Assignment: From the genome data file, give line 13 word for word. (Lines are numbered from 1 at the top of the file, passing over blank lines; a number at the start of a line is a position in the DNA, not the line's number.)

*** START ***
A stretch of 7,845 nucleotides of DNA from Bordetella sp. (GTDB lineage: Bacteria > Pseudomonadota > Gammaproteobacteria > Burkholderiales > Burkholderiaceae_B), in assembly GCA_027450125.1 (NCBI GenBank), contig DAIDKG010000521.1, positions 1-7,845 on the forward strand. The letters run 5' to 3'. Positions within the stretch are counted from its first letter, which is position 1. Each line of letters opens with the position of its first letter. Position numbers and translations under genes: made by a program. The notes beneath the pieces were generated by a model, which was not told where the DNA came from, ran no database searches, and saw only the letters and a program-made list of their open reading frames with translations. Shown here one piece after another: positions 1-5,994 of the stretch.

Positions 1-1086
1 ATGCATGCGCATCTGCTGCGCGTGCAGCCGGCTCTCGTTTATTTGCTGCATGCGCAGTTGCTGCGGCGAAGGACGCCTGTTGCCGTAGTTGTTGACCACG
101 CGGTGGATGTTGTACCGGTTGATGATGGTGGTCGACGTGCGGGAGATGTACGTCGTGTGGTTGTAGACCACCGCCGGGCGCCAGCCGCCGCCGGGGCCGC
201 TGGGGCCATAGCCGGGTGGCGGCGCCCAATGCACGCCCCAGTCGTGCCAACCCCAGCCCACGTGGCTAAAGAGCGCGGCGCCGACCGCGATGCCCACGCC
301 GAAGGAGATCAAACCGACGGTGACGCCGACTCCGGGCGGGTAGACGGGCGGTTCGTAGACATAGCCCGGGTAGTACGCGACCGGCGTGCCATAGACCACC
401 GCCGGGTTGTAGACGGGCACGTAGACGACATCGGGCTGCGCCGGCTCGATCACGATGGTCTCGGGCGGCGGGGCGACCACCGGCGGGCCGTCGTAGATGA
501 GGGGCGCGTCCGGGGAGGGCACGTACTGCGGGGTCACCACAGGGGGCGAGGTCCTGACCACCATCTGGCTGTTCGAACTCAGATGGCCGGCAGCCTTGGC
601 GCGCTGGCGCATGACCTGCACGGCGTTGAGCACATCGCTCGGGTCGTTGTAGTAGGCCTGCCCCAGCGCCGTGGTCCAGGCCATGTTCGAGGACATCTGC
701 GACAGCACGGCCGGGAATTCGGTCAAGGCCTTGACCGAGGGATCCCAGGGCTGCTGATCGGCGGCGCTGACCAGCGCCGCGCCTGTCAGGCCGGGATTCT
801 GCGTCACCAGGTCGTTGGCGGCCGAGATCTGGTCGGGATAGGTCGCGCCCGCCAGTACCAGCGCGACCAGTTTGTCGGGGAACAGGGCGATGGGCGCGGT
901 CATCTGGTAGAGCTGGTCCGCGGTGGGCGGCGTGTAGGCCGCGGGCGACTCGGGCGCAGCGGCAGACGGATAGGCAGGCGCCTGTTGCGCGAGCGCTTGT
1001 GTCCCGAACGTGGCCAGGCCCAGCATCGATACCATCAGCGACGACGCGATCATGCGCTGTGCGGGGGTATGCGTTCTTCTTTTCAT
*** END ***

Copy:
1001 GTCCCGAACGTGGCCAGGCCCAGCATCGATACCATCAGCGACGACGCGATCATGCGCTGTGCGGGGGTATGCGTTCTTCTTTTCAT